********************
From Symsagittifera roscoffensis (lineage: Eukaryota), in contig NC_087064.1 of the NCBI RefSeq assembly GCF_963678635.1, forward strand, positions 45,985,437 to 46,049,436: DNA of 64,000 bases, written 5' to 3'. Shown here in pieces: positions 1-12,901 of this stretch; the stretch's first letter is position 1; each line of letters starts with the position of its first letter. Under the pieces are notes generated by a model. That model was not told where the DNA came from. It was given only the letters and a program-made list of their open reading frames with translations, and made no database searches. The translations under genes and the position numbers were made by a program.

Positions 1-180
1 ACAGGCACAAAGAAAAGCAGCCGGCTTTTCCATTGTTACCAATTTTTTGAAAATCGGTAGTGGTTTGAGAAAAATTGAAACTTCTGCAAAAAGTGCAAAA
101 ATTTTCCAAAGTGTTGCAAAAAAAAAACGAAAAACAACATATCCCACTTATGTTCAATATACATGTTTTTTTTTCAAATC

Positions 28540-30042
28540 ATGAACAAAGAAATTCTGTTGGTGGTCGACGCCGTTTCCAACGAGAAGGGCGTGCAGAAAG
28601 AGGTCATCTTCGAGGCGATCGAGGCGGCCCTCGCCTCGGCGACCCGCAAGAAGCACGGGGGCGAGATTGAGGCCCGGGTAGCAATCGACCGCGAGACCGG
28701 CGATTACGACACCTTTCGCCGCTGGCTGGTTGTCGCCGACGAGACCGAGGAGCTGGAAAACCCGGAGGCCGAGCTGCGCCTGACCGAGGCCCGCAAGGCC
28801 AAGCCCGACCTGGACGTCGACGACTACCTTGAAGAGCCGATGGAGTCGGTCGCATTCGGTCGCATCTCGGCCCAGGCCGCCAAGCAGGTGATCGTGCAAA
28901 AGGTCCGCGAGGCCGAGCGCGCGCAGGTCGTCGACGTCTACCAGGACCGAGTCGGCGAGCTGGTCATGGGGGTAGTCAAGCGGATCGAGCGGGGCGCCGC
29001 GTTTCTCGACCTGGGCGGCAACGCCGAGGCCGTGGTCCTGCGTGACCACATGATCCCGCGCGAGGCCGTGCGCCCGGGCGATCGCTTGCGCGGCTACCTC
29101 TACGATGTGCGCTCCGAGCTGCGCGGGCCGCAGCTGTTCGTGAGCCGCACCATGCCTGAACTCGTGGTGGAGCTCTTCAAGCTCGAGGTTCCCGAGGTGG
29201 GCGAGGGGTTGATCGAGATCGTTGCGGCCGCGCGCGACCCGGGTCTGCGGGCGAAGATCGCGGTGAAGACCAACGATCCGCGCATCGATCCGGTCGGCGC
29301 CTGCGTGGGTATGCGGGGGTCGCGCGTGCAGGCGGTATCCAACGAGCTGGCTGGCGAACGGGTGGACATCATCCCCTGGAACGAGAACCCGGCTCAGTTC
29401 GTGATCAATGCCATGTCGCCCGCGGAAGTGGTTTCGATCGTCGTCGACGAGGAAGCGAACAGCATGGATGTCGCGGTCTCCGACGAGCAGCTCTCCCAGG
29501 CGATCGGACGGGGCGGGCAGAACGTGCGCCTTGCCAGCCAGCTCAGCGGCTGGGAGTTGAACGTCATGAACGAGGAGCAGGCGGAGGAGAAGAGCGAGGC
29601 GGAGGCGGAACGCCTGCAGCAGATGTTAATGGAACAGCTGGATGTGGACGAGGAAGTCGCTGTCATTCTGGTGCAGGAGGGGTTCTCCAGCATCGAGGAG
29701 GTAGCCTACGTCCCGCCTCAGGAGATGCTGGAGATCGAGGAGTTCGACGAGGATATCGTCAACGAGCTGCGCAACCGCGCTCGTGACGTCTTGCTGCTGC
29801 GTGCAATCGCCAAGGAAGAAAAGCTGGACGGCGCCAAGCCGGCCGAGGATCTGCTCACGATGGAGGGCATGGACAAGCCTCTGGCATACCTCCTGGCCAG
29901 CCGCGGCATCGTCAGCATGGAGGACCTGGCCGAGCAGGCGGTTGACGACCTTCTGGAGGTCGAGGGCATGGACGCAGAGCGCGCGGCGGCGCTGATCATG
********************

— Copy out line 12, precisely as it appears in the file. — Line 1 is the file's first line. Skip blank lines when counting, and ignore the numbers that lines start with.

29101 TACGATGTGCGCTCCGAGCTGCGCGGGCCGCAGCTGTTCGTGAGCCGCACCATGCCTGAACTCGTGGTGGAGCTCTTCAAGCTCGAGGTTCCCGAGGTGG